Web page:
Morality in China

I find it interesting when the Western media talks about how Communist China prevents or represses freedom of religion as if that were unique to today’s China. The truth is, China has a history of intolerance toward God based religions that tend, by their nature, to interfere with Chinese culture and family based morality. 

Religions like Buddhism and Taoism, which are similar, are not as aggressive as Christianity or Islam. That explains why Buddhism is the dominant religion in China today. Maybe that is why China’s top political advisor Jia Qinglin recently called on the country’s Buddhists to contribute to ethnic unity, social stability and national unification.

Reclining Buddha In Shanghai

Buddhist and Taoist influence on art and poetry have been a powerful influence on Chinese culture and entered mainstream Chinese tradition more than two thousand years ago.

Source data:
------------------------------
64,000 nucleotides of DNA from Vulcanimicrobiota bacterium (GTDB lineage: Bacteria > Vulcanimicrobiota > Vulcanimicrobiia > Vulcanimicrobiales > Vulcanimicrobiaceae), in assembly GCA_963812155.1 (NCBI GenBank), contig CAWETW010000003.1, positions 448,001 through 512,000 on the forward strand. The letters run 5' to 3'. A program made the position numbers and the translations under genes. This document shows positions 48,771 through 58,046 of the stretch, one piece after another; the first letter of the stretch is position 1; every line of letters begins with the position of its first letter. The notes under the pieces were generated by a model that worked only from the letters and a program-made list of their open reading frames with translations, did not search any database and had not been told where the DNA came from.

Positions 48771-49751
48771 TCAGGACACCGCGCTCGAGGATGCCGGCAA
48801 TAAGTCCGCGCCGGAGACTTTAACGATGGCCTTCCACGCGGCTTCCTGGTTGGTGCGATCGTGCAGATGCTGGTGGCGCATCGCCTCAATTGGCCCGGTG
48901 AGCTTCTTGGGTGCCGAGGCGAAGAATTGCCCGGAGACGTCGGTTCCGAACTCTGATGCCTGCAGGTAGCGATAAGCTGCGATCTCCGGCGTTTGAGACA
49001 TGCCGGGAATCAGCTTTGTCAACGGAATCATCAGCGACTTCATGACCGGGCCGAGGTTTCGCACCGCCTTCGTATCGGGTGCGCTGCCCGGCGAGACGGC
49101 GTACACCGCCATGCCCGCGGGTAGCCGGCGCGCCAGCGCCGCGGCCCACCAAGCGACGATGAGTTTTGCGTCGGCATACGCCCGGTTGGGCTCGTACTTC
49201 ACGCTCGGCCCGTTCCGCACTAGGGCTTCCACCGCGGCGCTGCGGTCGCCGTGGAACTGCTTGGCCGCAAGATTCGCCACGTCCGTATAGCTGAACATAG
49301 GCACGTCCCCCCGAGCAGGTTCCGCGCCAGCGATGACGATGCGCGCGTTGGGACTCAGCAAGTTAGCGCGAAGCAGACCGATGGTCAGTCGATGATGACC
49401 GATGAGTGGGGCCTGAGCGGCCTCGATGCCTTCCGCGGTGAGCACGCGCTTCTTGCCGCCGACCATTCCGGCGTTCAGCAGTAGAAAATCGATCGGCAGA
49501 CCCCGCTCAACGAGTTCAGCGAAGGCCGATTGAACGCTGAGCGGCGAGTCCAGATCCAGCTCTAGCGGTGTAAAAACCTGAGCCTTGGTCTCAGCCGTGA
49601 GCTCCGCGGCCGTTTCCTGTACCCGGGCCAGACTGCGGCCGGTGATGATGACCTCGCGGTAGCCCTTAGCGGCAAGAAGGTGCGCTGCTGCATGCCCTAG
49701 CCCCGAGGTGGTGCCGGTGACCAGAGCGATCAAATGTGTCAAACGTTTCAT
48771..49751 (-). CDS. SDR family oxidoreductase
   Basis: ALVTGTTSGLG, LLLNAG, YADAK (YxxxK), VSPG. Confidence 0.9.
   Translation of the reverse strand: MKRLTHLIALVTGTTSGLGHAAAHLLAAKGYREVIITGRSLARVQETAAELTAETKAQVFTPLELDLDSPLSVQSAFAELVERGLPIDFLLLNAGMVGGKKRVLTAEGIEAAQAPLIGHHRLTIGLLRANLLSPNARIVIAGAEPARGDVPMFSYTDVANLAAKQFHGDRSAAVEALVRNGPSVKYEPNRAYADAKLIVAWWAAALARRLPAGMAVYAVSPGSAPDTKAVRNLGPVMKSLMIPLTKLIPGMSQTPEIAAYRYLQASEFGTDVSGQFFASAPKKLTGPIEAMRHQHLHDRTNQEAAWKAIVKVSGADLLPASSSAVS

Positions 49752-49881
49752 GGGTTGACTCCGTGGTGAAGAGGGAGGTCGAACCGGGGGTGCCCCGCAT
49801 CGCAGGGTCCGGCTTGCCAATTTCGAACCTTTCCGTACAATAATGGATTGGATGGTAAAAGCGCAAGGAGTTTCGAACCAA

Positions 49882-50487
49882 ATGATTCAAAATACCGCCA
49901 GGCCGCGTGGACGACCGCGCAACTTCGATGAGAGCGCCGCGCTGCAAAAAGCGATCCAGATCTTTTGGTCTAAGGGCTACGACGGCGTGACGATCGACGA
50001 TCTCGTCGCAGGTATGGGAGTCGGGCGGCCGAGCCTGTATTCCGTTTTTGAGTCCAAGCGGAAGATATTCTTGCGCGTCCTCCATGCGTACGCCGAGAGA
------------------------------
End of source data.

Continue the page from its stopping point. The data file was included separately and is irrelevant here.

Estimates say that about one hundred million Chinese follow Buddhism while the second largest religion is Taoism. A few million followers of Islam live in the northwest. Christians claim to be the fastest growing religion, but there are no facts to support this.

On the other hand, a recent survey found that eight hundred million Chinese say they belong to no religion. That does not mean that these Chinese have no morality since Confucianism is not a religion but is a lifestyle.

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Lloyd Lofthouse is the award-winning author of the concubine saga, My Splendid Concubine & Our Hart. When you love a Chinese woman, you marry her family and culture too. 

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2 Responses to Morality in China

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